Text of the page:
A couple of clarifications on alpha gal syndrome, the “red meat” allergy. First, the alpha gal that lone star ticks inject doesn’t come always from previous blood meals. If it did, then any tick could cause it, but only lone star tick bites are known to cause it, even from nymphs that haven’t had a blood meal. Second, dealing with it is not as simple as just avoiding red meat because many with AGS react strongly to fumes from cooking meat, cross contamination from utensils and cooking surfaces used to prepare mammal meat, close contact with cat and dogs, or manufactured food and drug products containing ingredients derived from mammals such as gelatin, magnesium stearate, etc. AGS was discovered, in part, due to reacts to chemotherapy drug with mammal origins.
Timely article, having just had a visit with my medical practitioner regarding a suspected tick bite and possible infection. Although the presented signs were not classical red rash (instead were a black and blue bullseye around a bite), symptoms are. Luckily the MD is knowledgeable enough to not dismiss the possibilities of tick-borne pathogens and disease. Many other medical practitioners are not knowledgeable and are too quick to dismiss atypical signs and symptoms that do not match the classic signs.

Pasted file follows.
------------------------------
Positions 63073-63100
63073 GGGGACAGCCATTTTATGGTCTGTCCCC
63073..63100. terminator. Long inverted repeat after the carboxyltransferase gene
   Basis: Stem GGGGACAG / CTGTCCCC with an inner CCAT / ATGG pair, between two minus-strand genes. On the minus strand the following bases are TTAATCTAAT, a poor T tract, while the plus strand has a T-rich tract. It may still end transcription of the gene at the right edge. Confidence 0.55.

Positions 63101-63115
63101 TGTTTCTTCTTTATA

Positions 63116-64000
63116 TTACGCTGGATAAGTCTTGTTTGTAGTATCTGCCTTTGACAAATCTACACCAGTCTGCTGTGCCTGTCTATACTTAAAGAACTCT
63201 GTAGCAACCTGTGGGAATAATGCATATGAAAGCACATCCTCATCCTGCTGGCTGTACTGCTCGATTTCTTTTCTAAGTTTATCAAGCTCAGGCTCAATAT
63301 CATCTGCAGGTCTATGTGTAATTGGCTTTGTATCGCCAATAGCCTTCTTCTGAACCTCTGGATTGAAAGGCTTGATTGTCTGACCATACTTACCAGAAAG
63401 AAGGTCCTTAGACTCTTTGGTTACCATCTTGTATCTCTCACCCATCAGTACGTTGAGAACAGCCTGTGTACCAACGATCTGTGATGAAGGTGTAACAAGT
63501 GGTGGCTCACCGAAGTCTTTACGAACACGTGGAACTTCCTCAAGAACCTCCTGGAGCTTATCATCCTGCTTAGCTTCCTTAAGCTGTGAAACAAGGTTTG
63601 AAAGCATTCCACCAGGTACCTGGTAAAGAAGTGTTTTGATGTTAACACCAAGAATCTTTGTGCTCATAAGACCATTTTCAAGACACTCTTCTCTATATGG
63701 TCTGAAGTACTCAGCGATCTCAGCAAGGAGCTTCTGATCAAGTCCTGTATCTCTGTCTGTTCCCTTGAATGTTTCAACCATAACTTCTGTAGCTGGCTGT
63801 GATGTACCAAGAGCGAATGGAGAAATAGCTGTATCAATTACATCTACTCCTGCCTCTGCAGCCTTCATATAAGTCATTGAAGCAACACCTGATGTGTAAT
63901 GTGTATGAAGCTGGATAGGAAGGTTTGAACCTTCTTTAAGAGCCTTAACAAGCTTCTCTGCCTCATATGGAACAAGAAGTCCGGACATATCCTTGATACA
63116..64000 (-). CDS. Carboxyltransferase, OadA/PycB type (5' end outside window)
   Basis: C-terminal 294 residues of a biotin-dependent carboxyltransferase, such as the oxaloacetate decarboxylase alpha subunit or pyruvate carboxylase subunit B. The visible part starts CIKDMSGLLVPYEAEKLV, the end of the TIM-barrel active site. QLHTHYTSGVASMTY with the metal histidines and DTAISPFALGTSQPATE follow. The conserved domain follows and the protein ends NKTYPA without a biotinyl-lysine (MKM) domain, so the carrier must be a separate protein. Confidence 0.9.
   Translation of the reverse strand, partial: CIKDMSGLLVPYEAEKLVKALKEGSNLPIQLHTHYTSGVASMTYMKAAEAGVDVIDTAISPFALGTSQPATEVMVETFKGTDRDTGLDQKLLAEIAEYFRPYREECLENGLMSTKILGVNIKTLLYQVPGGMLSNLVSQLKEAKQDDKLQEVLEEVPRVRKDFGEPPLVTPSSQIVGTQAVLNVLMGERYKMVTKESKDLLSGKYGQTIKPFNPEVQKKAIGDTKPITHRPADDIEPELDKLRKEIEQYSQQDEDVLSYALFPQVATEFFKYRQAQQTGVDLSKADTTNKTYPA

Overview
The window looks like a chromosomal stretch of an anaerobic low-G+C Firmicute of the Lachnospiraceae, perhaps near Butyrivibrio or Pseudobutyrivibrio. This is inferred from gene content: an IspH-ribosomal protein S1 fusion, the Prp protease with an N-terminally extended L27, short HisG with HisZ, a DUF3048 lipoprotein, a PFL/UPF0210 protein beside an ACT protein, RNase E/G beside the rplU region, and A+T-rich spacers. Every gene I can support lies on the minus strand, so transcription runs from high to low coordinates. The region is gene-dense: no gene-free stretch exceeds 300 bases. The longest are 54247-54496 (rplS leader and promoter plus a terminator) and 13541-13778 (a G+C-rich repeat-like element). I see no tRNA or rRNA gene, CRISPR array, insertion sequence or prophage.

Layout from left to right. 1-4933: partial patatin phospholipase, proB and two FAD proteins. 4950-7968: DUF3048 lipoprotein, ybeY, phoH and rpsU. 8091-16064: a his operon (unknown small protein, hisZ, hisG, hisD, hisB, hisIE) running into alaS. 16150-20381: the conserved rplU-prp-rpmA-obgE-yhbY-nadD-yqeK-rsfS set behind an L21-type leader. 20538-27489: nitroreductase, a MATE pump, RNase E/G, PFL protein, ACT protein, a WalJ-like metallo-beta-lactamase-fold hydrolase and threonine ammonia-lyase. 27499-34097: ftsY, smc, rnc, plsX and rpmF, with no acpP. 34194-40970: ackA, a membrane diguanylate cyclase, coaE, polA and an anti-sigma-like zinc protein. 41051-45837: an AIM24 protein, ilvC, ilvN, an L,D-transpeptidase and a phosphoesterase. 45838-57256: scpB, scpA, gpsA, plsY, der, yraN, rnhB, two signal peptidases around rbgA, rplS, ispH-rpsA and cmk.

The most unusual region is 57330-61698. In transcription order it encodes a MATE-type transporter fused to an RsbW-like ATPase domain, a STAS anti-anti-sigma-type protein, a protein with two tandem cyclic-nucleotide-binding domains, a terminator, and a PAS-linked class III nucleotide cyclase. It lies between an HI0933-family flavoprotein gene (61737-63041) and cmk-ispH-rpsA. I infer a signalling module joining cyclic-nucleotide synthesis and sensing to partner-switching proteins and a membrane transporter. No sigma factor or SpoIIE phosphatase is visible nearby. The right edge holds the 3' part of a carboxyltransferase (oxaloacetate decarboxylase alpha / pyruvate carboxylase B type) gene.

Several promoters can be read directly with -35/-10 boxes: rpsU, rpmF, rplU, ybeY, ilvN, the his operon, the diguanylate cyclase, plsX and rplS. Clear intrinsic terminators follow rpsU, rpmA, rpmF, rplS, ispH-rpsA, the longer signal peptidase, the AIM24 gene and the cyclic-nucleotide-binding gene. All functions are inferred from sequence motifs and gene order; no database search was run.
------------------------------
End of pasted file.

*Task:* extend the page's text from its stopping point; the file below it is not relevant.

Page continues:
Educating the medical community is as important as the general public. My practitioner actually recommends bi-annual serology testing for Lyme and other tick-borne diseases in patients whose occupations are in high-risk environments (e.g. field biologists such as myself).
Scary and very infomative article covering danger of tick bites.
It would have been nice to include instructions on how to remove a tick following the advice to give oneself an inspection after exposure within tick infested areas. I’ve got a hodgepodge of ideas about how to do it regarding hot needles, vasaline, and other vague, incomplete ideas about how to do it but none of it is really clear in my head. Removal procedure(s) would have been a helpful addition to the article.
I’m sure the info is easily found on the web though in other places so I’ll go looking.
The mention of Doxycycline is handy info. Sounds like carrying a supply of that for immediate use would be a good idea if in tick country.
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